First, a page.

Limitations on the maximum achievable accelerating gradient of microwave cavities can influence the performance, length, and cost of particle accelerators. Gradient limitations are believed to be initiated by electron emission from the cavity surfaces. Here, we show that field emission is effectively suppressed by applying a tangential magnetic field to the cavity walls, so higher gradients can be achieved. Numerical simulations indicate that the magnetic field prevents electrons leaving these surfaces and subsequently picking up energy from the electric field. Our results agree with current experimental data. Two specific examples illustrate the implementation of magnetic insulation into prospective particle accelerator applications. The ultimate goal of several research efforts is to integrate high-gradient radio-frequency (rf) structures into next generation particle accelerators. For instance, the Muon Accelerator Program is looking at developing low-frequency cavities for muon cooling, and the International Linear Collider is optimizing the performance of 1.3 GHz rf structures aimed at designing a 1 TeV electron-positron collider. Furthermore, the High Gradient RF Collaboration is examining high frequency (f > 10 GHz) structures intended for an electron-positron collider operating at energies in the TeV range. In all this research, the accelerating gradient will be one of the crucial parameters affecting their design, construction, and cost. Limitations from rf breakdown strongly influence the development of accelerators since it limits the machine's maximum gradient. The emission of electrons from the cavity surfaces seemingly is a necessary stage in the breakdown process, acting either as a direct cause of breakdown or as precursor for other secondary effects. Typically, electron currents arise from sharp edges or cracks on the cavities surfaces, where the strength of the electric field is strongly enhanced compared to that of the nominal field when the surfaces of the cavity are perfect planes. Subsequently, a stream of emitted electrons can be accelerated by the rf electric field toward the opposing cavity walls. Upon impact, they heat a localized region, resulting in the eventual breakdown by a variety of secondary mechanisms. Therefore, it is advantageous to develop techniques that could suppress field emission within rf cavities. It has been proposed that high voltages up to about a gigavolt range may be sustained in voltage transformers, by adopting the principle of magnetic insulation in ultrahigh vacuum. The basic idea is to suppress field emission by applying a suitably directed magnetic field of sufficient strength to force the electrons orbits back on to the rf emitting surface. More recently, it was shown that magnetic insulation could be very effective in suppressing field emission and multipacting in rectangular coupler waveguides. Hence, the question arises whether the same principle is applicable to rf accelerating structures. In this Letter, we shall consider application of the concept to low-frequency (201-805 MHz) muon accelerator cavities.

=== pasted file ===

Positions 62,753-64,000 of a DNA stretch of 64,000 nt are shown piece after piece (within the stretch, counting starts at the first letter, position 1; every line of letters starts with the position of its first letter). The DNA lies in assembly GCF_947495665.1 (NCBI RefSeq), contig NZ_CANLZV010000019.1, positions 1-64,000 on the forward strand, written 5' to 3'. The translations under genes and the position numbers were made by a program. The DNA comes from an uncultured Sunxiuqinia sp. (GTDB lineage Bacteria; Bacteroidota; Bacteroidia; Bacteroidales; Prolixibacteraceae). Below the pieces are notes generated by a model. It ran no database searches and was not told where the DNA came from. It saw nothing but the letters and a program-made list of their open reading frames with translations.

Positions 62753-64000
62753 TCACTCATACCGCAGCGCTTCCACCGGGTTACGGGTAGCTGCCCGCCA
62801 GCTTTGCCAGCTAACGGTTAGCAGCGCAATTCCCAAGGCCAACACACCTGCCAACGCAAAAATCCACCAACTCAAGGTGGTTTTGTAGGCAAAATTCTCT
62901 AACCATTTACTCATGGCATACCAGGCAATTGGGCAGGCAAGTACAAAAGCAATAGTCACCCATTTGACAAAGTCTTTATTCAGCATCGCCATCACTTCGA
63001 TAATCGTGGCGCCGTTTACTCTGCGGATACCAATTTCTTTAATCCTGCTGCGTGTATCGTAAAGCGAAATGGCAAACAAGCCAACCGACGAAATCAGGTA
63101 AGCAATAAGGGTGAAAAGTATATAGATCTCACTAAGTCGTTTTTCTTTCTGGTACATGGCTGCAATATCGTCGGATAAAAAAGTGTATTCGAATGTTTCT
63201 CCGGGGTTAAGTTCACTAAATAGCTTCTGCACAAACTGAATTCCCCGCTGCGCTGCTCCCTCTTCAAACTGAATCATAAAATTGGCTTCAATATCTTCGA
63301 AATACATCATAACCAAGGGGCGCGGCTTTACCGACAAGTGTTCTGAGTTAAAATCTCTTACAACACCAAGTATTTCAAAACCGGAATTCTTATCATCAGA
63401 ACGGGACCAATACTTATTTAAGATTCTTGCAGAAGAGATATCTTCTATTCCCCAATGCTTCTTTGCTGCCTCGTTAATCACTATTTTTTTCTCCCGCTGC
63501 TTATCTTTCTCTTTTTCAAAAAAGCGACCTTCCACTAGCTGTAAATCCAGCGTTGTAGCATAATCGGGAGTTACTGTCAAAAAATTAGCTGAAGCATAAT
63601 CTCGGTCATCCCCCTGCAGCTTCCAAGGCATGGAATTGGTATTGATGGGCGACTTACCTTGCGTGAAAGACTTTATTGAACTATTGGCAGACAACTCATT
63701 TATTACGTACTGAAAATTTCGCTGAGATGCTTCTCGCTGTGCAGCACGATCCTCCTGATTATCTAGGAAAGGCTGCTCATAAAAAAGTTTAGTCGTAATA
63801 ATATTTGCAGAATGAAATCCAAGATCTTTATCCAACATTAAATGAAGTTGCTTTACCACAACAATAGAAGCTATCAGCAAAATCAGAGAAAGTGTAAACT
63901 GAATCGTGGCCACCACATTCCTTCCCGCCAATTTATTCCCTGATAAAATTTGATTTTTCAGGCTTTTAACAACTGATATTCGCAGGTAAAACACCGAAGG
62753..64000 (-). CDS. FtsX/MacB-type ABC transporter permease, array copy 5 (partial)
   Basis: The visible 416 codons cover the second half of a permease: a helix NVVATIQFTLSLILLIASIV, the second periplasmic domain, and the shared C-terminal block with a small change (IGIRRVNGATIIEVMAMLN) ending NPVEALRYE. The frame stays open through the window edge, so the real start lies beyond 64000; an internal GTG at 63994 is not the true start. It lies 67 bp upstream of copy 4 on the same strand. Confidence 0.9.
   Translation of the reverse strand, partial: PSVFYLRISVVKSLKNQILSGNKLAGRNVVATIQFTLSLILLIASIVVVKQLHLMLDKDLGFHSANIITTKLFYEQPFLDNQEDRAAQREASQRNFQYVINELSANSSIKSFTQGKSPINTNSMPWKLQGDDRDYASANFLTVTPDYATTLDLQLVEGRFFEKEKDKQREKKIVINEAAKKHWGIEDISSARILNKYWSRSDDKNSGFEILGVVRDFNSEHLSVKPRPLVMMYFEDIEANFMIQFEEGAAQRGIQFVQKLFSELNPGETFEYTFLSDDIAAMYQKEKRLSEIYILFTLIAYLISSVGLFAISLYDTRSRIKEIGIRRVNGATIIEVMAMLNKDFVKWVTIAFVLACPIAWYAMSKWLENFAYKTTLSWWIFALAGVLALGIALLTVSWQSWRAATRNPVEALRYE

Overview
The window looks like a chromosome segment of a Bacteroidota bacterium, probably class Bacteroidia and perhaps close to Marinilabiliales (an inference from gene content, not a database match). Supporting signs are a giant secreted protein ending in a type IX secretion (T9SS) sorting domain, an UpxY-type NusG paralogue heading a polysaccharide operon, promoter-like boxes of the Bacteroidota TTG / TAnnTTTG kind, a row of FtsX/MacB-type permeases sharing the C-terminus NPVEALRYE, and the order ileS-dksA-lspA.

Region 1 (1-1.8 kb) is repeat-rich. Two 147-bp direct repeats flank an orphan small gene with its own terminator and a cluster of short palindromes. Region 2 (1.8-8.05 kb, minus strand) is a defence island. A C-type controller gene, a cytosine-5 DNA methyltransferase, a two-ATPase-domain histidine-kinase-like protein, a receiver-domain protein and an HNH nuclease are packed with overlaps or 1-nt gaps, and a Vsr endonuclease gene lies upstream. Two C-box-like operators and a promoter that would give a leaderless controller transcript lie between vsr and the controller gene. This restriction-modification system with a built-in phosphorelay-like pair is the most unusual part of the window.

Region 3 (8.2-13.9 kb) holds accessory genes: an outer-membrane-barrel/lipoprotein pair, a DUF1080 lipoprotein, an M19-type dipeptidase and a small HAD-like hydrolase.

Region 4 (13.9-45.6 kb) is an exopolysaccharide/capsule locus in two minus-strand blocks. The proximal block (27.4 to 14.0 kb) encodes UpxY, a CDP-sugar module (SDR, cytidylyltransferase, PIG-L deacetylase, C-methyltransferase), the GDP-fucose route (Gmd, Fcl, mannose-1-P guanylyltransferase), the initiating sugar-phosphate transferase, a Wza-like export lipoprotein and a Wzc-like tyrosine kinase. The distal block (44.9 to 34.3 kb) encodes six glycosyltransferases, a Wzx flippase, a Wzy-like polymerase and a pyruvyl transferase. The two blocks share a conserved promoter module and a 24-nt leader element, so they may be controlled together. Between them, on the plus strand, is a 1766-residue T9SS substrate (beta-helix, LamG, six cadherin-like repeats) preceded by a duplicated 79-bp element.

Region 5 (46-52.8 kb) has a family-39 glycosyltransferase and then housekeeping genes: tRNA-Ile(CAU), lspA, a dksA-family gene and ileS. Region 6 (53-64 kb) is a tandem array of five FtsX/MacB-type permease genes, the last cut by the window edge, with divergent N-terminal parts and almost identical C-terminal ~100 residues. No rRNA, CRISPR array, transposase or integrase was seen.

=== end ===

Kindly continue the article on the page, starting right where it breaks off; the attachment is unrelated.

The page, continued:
Stratakis, D.; Gallardo, J.; Palmer, R.B.

2011-03-28T23:59:59.000Z

379

RF BREAKDOWN STUDIES USING PRESSURIZED CAVITIES  

SciTech Connect